Heat resilience and sustainable cooling – LCCP partner Atkins give evidence to the Environment Audit Committee


Francis Heil – Associate Director, Climate Change and Resilience – AtkinsRealis

Today I was invited to give expert evidence to the UK Environmental Audit Committee for their inquiry into Heat Resilience & Sustainable Cooling. I was proud to represent the London Climate Change Partnership (LCCP) and emphasise some key messages:
– Heatwaves and heat stress are already a major climate risk, especially in cities – and this risk is increasing at alarming rates. Heat waves in 2022 resulted in almost 3000 excess deaths in the UK.
– The UK Government’s National Adaptation Programme 3 fails to recognise the scale and urgency of this issue – it doesn’t commit action or funding to deliver tangible measures to address risks for vulnerable people, instead it only focuses on research. We already know where the risks are and who is most at risk, we need leadership to take action!
– Heat resilience requires: greening of the urban environment; retrofitting buildings & homes with shading / natural ventilation / shutters / insulation etc.; awareness raising to change behaviours (e.g. warning about heat events, guidance to sleep & work in cooler rooms, keep curtains closed during the day and ventilate at night, exercise during cooler times of day etc.); and many other measures to protect vulnerable people – such as providing public water points.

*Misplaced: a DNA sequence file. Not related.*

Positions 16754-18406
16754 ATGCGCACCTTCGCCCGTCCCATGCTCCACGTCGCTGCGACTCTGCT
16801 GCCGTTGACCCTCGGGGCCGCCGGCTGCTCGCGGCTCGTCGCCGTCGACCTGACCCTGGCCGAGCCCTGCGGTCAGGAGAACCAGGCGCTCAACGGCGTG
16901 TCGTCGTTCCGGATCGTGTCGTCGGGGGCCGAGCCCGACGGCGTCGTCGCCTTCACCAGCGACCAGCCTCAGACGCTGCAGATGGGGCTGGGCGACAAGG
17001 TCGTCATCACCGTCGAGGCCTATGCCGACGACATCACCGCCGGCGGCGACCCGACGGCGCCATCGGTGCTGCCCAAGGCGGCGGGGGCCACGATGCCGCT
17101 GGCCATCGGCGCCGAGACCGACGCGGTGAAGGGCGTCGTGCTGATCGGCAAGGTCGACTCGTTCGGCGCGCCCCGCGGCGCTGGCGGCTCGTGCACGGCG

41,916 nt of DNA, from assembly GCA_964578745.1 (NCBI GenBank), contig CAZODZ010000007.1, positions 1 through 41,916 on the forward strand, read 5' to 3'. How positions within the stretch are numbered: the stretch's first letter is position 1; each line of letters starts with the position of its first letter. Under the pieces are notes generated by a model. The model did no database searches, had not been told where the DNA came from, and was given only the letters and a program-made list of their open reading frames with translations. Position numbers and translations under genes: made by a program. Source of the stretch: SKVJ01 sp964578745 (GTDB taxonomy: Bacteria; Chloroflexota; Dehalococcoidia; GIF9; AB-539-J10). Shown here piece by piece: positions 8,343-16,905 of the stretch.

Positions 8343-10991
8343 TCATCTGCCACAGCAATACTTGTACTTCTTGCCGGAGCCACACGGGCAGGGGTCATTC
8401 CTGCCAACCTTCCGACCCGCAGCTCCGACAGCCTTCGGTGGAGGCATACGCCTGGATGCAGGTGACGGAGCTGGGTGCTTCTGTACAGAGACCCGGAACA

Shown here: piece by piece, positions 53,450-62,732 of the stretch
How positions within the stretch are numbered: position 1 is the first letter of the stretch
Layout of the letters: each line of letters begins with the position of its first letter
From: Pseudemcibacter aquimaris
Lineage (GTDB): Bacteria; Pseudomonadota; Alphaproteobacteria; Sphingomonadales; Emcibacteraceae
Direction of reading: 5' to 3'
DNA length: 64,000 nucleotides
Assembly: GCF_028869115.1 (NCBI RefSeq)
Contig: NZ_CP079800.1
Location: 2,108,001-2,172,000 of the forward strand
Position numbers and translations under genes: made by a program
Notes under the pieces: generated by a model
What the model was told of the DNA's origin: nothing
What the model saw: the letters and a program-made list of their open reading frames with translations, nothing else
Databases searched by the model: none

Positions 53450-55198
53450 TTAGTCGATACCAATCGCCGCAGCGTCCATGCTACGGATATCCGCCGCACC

– The Mayor of London has stepped up to fill gaps where central government have not taken action: by funding the London Climate Change Partnership (LCCP) to foster collaboration and knowledge sharing across public, private, academic, and non-profit sectors to advance climate adaptation; by implementing planning guidance to push for passive solutions to heat risk; by making heat risk maps and cool spaces maps freely available to support vulnerable people to seek respite in the heat.
– Government must set effective policy frameworks to create the right incentives / economic conditions for homeowners, landlords, banks, and local authorities to take action in retrofitting and reducing heat risk, and this must be done in a joined-up way so that we deliver against other priorities at the some time, such as Net Zero and flood resilience
– The LCCP is calling for development of a National Heat Resilience Strategy which prioritises prevention of overheating, particularly for vulnerable people
Thank you to my colleagues at AtkinsRéalis for sharing your expertise to inform my preparations: Karen TurnbullAntonino SaporitoDr Avgousta Stanitsa, Neil Lewis, Steven Wade; and to LCCP Manager Jude Hassall for your support!
You can read about the Inquiry and watch the session here:

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